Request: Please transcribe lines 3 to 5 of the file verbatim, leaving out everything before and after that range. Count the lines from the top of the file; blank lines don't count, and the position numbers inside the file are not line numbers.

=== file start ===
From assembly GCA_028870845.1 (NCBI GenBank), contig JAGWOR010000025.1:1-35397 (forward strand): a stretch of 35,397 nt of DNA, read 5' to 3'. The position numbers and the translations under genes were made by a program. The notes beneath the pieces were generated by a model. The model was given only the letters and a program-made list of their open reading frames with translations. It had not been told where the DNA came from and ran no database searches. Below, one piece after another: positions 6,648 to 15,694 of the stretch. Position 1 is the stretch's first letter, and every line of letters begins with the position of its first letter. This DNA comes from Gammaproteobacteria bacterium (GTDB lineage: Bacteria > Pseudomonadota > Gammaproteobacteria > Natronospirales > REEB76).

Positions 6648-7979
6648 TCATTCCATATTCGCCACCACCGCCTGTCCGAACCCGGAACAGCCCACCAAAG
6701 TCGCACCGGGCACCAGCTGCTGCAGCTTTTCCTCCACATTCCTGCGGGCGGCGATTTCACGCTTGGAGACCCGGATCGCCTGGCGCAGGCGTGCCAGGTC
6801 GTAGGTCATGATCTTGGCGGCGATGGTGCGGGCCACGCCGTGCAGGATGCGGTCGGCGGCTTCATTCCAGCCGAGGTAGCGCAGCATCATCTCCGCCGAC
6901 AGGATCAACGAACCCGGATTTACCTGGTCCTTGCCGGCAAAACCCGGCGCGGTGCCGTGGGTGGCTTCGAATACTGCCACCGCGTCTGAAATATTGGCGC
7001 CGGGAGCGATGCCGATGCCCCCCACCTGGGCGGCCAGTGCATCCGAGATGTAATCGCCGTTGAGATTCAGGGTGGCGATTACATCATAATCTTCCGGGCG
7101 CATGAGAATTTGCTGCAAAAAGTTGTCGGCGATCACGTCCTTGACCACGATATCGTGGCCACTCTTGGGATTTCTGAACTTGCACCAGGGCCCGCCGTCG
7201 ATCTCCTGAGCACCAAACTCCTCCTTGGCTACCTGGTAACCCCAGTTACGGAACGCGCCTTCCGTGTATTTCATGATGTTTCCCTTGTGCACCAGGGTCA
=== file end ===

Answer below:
6648 TCATTCCATATTCGCCACCACCGCCTGTCCGAACCCGGAACAGCCCACCAAAG
6701 TCGCACCGGGCACCAGCTGCTGCAGCTTTTCCTCCACATTCCTGCGGGCGGCGATTTCACGCTTGGAGACCCGGATCGCCTGGCGCAGGCGTGCCAGGTC
6801 GTAGGTCATGATCTTGGCGGCGATGGTGCGGGCCACGCCGTGCAGGATGCGGTCGGCGGCTTCATTCCAGCCGAGGTAGCGCAGCATCATCTCCGCCGAC